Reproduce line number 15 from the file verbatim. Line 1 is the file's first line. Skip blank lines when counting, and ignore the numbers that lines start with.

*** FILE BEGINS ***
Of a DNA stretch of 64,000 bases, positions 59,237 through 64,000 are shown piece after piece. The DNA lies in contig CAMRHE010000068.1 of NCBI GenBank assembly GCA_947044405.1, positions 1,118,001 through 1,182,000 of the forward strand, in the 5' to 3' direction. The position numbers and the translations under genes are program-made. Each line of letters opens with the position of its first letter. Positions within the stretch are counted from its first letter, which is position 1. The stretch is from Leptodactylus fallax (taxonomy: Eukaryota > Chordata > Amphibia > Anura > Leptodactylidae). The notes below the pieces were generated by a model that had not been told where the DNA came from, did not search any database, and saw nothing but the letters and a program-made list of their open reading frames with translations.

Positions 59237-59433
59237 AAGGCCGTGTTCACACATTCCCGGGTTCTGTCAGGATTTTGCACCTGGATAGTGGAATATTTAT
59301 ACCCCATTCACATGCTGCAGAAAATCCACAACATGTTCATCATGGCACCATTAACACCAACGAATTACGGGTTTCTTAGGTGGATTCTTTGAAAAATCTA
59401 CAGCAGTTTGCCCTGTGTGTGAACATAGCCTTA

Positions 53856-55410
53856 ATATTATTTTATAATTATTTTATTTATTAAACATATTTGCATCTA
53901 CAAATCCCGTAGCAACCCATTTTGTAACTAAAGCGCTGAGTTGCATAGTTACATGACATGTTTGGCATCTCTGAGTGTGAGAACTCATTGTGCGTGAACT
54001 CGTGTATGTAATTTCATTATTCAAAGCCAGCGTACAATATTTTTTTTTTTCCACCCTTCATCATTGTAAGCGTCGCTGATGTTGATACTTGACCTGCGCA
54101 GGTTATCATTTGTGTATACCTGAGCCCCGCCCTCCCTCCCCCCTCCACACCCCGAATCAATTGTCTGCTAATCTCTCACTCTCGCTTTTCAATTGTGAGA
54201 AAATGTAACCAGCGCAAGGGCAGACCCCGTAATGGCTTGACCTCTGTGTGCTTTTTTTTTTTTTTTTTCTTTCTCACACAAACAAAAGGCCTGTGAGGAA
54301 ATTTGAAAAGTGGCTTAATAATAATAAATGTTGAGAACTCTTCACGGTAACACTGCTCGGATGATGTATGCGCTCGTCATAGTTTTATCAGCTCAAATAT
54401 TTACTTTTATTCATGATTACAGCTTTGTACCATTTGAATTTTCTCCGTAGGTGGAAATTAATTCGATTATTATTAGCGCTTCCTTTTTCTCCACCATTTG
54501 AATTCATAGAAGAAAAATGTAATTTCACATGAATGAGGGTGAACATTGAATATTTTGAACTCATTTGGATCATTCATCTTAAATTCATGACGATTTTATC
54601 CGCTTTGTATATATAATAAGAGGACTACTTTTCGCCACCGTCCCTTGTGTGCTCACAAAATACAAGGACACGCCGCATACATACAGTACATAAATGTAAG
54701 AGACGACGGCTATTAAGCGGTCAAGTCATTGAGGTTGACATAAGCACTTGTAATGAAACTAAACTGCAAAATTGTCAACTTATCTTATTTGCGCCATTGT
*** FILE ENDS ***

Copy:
54601 CGCTTTGTATATATAATAAGAGGACTACTTTTCGCCACCGTCCCTTGTGTGCTCACAAAATACAAGGACACGCCGCATACATACAGTACATAAATGTAAG